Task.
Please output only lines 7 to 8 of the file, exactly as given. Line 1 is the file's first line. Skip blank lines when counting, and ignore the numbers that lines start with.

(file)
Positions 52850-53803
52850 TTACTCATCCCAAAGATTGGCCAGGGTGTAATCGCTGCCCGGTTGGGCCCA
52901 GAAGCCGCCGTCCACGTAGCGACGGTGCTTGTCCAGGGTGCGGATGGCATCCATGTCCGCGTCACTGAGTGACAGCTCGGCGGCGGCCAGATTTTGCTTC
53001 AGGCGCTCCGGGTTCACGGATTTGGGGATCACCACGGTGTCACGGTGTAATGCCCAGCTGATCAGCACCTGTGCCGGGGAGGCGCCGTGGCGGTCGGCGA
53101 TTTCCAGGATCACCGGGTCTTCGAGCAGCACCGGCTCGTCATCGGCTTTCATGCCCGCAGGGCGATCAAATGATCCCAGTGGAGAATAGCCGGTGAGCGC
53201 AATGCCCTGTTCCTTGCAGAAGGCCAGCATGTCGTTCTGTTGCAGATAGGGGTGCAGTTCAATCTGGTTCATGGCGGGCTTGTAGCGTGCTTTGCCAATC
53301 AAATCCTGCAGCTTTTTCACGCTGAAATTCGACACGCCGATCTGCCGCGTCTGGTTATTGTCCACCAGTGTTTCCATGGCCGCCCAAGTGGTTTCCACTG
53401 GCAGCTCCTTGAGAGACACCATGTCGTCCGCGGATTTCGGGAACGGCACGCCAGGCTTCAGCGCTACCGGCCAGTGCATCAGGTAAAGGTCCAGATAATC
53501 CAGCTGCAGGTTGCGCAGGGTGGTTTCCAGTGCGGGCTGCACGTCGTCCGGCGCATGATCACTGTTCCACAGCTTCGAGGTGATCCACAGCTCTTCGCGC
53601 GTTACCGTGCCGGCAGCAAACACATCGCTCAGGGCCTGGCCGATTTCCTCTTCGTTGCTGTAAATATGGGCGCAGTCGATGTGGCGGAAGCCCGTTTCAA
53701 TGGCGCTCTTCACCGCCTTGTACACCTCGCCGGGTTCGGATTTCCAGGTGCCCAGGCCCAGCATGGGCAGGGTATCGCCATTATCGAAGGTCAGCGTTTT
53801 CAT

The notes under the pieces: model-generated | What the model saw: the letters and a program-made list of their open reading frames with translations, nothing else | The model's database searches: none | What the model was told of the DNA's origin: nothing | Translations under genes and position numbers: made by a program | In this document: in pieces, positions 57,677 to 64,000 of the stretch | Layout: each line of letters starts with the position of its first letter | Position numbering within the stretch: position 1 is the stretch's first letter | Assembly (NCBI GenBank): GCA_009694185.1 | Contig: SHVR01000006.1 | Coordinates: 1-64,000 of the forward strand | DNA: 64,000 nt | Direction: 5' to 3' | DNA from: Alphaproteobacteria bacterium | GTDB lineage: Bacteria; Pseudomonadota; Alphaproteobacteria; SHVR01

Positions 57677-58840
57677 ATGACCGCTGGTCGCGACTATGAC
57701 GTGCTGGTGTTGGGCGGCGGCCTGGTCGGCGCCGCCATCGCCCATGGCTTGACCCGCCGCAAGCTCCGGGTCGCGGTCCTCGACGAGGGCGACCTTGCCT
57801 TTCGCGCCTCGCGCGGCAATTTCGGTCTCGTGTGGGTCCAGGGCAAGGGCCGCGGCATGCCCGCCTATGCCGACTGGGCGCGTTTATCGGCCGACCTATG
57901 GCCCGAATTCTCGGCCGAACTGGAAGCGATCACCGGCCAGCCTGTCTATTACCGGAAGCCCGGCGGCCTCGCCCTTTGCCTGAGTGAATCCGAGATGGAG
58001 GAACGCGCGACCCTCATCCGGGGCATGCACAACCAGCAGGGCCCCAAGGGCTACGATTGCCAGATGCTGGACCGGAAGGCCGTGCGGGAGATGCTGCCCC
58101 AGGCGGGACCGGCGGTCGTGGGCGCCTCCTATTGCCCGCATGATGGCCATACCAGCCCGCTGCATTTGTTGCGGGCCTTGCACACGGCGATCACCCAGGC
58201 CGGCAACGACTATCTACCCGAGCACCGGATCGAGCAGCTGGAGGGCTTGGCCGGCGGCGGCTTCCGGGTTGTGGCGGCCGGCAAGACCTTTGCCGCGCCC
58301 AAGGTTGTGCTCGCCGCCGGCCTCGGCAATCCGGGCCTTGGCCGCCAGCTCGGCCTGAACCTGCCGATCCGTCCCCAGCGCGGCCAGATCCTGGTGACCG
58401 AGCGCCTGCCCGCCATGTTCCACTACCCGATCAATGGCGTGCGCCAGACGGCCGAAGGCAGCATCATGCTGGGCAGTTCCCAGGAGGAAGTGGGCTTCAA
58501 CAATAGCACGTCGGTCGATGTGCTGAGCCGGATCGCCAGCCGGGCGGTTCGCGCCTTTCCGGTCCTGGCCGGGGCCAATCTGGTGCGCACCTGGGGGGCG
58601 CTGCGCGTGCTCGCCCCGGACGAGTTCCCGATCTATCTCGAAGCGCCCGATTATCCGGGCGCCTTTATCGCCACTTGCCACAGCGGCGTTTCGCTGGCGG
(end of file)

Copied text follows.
53301 AAATCCTGCAGCTTTTTCACGCTGAAATTCGACACGCCGATCTGCCGCGTCTGGTTATTGTCCACCAGTGTTTCCATGGCCGCCCAAGTGGTTTCCACTG
53401 GCAGCTCCTTGAGAGACACCATGTCGTCCGCGGATTTCGGGAACGGCACGCCAGGCTTCAGCGCTACCGGCCAGTGCATCAGGTAAAGGTCCAGATAATC